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Most often companies think they are data driven, however, being data driven is not just collecting data that ends up being mostly unused. Furthermore, putting together dashboards, or creating a “fancy” ML/AI model, does not mean you are data driven unless all of these are used in the appropriate manner: You have got to take actions and experiment.

What follows is a high level road-map on how your company can leverage data, combined with machine learning and AI, together with dashboards and experimentation to have a real impact on the business.

Collect Data

We have already talked about the importance of data collection in a previous article. However, it’s worth touching on it again: Collecting data is essential (you are most likely collecting it and you do not know it). Without it you can’t measure what’s going on with your customers, and without measuring you can’t understand their behaviors, create hypotheses or run experiments. And without all of these, your company’s performance will suffer. Moreover, you are missing good opportunities to increase your customers’ engagement with your brand.

For example, let’s say you want to understand how retention and churn rate are affecting your business, you would need the data collected from any platform that interacts with your customers – website, mobile app, POS system, marketing systems, surveys, media partners, etc.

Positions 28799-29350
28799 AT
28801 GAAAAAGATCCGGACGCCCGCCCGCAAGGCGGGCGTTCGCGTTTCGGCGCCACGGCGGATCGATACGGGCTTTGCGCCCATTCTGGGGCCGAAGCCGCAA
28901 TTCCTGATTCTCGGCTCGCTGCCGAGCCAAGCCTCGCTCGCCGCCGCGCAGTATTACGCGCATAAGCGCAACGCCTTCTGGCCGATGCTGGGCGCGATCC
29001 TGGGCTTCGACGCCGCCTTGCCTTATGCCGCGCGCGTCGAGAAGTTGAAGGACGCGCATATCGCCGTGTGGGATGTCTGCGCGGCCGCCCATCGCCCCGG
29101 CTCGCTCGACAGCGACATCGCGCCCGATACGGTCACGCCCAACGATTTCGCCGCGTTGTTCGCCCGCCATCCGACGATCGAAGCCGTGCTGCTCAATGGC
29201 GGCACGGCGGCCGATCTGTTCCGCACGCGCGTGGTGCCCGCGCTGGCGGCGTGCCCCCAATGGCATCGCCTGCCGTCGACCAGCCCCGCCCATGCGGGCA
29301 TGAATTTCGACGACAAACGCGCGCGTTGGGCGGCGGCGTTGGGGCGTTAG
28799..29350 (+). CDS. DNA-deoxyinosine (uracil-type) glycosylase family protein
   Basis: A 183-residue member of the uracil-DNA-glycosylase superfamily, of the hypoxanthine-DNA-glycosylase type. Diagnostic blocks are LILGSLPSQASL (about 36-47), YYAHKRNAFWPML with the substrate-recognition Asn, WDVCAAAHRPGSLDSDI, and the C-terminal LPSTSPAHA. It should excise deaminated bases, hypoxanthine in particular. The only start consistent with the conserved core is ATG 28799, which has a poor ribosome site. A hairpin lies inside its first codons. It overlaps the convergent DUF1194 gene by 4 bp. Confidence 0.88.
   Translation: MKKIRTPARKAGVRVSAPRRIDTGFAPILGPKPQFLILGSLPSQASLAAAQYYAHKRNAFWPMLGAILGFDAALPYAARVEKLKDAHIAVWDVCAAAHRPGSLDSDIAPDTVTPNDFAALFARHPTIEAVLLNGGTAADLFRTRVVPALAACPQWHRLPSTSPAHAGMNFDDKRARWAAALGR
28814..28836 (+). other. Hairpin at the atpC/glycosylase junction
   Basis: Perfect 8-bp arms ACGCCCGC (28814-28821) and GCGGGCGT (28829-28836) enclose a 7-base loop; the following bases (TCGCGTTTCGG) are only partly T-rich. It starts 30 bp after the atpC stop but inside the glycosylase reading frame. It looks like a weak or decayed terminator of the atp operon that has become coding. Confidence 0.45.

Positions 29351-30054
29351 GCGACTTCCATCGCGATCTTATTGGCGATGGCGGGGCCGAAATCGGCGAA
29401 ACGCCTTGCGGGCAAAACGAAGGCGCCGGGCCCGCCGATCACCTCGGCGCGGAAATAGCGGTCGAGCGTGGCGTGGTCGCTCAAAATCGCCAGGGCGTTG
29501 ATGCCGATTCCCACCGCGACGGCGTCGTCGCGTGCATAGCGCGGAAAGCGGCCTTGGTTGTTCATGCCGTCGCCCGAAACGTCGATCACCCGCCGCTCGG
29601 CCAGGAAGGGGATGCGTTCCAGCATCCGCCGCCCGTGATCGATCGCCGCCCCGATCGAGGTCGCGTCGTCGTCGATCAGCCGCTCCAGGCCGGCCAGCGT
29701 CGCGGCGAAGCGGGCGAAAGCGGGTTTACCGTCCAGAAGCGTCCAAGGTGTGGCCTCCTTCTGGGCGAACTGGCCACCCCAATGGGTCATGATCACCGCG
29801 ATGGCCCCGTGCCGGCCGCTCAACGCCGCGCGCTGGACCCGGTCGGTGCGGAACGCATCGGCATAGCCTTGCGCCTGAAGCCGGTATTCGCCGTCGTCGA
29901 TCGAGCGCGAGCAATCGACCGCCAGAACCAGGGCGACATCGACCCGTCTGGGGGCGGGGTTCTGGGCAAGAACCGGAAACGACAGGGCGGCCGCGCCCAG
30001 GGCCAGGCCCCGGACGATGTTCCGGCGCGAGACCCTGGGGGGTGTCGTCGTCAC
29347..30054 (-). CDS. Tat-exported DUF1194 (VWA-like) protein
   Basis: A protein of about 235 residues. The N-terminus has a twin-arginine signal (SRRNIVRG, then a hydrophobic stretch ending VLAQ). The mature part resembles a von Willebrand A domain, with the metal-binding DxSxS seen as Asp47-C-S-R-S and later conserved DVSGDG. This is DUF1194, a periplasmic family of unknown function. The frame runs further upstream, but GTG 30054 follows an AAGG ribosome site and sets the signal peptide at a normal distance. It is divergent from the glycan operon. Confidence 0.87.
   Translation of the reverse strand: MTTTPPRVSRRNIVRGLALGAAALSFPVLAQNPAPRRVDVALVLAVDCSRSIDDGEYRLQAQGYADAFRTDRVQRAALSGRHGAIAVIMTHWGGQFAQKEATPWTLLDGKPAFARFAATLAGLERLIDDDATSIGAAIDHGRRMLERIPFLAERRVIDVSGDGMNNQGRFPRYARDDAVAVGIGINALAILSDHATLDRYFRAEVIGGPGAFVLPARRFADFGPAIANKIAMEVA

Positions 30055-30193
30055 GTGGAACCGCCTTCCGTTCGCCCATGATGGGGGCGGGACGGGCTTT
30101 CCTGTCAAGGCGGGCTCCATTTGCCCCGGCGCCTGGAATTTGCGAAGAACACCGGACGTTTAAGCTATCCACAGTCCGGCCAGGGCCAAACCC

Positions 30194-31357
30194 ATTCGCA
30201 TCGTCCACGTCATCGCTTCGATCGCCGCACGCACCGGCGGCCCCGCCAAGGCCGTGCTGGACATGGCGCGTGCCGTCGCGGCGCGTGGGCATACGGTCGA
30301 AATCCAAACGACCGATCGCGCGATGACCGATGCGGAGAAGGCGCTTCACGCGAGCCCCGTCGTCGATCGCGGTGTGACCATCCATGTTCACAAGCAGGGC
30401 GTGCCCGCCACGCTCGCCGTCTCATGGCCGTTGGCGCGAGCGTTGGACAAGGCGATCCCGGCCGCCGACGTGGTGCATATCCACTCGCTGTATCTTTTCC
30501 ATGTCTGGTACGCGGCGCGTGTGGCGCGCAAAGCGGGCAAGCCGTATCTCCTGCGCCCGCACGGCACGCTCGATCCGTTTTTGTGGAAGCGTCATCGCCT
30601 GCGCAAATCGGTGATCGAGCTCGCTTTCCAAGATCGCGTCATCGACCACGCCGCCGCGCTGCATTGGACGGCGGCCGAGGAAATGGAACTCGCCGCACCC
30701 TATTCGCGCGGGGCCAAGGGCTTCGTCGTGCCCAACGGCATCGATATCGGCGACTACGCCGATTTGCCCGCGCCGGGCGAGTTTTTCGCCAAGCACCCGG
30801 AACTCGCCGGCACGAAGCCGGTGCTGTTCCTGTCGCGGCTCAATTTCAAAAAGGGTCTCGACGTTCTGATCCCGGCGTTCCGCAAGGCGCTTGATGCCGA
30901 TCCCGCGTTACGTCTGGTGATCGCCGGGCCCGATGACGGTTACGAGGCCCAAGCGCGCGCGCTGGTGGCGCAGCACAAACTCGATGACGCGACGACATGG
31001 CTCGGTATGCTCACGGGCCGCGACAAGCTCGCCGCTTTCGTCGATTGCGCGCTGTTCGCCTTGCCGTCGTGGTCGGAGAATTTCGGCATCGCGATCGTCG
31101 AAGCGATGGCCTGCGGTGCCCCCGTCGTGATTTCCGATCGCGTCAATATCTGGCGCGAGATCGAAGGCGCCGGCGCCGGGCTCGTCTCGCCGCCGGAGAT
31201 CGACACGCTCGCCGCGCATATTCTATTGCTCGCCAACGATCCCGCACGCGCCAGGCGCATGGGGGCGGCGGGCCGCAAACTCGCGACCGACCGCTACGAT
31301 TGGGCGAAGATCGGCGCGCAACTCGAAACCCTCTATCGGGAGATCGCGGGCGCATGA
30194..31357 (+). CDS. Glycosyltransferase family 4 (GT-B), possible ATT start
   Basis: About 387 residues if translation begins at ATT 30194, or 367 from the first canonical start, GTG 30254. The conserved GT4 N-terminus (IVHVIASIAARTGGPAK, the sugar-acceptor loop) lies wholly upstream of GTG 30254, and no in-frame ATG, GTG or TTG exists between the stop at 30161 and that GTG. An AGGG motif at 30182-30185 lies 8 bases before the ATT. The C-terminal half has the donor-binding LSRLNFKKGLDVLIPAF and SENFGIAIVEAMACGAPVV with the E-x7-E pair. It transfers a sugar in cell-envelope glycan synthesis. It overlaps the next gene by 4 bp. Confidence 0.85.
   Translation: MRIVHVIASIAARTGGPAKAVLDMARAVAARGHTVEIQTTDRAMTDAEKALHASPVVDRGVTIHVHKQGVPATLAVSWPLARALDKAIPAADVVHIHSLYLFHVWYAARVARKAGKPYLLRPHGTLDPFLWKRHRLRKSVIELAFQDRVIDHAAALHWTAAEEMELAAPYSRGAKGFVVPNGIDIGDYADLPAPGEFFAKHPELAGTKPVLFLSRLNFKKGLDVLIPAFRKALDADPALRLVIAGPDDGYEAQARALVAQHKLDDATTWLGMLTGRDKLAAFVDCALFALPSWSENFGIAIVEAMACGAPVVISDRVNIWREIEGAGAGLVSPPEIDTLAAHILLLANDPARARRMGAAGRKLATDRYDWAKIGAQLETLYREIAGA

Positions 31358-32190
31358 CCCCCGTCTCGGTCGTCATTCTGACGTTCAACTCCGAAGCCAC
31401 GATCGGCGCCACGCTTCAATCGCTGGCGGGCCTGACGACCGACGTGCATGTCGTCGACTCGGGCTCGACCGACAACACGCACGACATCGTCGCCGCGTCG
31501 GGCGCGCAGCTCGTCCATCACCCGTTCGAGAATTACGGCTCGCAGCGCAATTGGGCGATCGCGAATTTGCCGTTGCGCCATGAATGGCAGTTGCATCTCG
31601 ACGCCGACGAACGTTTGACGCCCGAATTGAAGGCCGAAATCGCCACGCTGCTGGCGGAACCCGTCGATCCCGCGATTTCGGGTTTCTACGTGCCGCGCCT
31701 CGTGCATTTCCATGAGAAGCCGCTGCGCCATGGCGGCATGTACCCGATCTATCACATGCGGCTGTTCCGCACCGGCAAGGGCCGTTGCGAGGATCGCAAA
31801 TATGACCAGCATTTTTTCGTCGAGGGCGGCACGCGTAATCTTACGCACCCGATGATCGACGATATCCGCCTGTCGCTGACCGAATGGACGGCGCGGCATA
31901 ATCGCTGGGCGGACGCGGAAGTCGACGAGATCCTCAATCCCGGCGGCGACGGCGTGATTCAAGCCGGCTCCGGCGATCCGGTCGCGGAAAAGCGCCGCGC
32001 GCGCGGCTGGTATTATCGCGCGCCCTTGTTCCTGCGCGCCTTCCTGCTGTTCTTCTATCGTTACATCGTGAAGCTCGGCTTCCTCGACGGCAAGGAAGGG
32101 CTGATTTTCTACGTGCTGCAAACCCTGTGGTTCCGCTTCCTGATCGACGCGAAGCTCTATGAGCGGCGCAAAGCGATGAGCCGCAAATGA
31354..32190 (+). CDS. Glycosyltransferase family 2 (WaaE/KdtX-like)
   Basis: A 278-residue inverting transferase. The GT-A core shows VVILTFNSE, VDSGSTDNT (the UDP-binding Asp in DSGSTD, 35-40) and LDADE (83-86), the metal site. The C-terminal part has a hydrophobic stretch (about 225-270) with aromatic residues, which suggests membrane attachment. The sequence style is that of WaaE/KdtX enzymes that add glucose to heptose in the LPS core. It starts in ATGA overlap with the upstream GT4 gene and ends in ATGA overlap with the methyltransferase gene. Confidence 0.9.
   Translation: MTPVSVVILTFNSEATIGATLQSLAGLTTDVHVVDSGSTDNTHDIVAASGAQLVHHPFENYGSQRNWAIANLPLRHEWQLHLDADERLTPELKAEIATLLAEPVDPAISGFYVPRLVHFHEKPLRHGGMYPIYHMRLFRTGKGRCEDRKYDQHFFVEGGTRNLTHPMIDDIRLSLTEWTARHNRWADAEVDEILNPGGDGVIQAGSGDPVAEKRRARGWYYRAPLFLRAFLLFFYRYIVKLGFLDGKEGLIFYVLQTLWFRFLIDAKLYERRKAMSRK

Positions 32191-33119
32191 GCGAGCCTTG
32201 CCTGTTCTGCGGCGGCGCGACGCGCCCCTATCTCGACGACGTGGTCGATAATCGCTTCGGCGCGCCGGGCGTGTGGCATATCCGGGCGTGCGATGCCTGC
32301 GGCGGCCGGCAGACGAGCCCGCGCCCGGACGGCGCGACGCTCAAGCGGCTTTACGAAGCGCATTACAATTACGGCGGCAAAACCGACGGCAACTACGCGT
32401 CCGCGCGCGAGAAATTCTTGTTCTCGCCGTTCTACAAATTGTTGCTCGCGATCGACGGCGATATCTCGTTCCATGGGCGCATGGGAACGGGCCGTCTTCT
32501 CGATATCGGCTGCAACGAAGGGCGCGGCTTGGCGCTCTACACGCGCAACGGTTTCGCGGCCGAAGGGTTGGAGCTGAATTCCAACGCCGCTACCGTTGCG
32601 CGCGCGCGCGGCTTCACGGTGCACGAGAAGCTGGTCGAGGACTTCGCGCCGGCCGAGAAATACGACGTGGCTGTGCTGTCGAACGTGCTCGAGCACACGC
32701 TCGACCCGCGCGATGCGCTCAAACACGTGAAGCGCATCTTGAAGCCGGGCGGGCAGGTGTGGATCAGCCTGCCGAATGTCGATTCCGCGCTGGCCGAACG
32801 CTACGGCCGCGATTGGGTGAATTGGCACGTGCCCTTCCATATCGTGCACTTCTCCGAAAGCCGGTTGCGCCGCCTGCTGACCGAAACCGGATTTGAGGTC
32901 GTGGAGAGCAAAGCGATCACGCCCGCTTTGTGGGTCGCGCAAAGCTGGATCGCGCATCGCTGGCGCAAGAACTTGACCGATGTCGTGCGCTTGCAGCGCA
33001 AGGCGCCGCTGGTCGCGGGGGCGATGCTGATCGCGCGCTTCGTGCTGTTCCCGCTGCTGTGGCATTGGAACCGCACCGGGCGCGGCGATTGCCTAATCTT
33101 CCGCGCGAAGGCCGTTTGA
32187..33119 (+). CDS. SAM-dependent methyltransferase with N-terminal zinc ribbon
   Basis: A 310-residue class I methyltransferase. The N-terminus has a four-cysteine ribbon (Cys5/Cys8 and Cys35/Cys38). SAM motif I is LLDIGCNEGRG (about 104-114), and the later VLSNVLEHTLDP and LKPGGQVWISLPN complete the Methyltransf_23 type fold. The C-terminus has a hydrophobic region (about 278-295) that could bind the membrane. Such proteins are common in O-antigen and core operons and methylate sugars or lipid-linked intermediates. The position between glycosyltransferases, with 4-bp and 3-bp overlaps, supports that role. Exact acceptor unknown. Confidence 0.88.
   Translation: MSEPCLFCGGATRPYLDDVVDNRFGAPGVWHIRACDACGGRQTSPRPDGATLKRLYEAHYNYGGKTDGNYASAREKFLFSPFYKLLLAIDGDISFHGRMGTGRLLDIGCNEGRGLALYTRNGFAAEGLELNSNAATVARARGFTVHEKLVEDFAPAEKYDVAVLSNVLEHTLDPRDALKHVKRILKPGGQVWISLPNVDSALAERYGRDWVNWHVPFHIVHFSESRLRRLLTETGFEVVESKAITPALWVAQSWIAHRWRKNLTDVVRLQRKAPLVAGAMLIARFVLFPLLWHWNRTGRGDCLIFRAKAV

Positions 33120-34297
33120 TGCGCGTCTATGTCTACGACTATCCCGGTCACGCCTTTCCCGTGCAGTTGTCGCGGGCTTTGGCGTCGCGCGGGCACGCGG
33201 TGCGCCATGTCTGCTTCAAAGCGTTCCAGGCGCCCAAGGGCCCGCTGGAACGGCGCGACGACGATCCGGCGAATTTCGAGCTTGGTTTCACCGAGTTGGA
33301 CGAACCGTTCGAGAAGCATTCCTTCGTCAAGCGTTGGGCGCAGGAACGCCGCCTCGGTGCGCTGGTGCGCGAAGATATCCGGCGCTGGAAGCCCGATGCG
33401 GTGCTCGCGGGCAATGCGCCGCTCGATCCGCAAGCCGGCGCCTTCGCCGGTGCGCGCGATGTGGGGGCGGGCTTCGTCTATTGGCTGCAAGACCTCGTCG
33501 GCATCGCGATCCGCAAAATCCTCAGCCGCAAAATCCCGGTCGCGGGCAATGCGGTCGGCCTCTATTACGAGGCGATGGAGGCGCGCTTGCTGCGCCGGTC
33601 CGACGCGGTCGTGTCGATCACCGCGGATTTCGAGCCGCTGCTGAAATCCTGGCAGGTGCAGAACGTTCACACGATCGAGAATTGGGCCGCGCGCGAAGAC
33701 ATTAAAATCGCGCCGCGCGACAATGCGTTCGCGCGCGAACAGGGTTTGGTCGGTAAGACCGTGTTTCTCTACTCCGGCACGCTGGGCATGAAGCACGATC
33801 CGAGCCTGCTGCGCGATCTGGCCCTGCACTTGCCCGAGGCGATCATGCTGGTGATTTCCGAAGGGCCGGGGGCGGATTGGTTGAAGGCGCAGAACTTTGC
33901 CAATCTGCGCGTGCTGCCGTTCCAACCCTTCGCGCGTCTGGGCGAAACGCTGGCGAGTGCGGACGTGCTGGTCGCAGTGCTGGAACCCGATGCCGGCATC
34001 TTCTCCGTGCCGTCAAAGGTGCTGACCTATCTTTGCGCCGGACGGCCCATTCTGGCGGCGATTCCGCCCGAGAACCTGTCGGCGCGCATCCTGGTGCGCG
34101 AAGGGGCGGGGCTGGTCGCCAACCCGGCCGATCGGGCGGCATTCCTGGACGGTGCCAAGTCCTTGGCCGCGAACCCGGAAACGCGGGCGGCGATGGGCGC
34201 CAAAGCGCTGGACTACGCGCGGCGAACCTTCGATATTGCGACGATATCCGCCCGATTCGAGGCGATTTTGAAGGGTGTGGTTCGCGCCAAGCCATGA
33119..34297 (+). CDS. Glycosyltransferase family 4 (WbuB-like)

Your data should be collected onto a Data Lake to make it not only more complete, but also more efficiently accessed.

Analysis and Machine Learning

Once you have data you have to analyze it. This initial analysis does not need to be too complex, after all, you need to start to understand the “basic elements” of your business from a data POV and your customers’ behaviors. The analysis can be as simple as “how many customers are purchasing through time”, “how many customers are engaged with the brand and how many are not engaged”, “how many customers visit your website”.

To continue with our previous example, you would want to go a step further and not only understand what is happening with your churn rate, but why customers churn and how to prevent them from churning! It is easier and less expensive to retain a customer than to acquire a new one.

You should create a machine learning model to predict which of your customers are at risk of leaving your brand. This model would take as input behavioral data from your customers and in turn, it would provide a list of customers which have a high probability of churning. This process should be automated as a robust system that refreshes results weekly.

Dashboards

KPIs, reports, results, etc. need to be visualized. That’s where dashboards come into play. Dashboards are not only for analyzing basic metrics such as sales, orders, active customers, etc. They also used to express and make readily available the results of Machine Learning models. You would visualize how your retention strategies, campaigns and experiments are performing over time as well as how churn is being affected, and also how good the machine learning model is in predicting churners, and adjust it over time.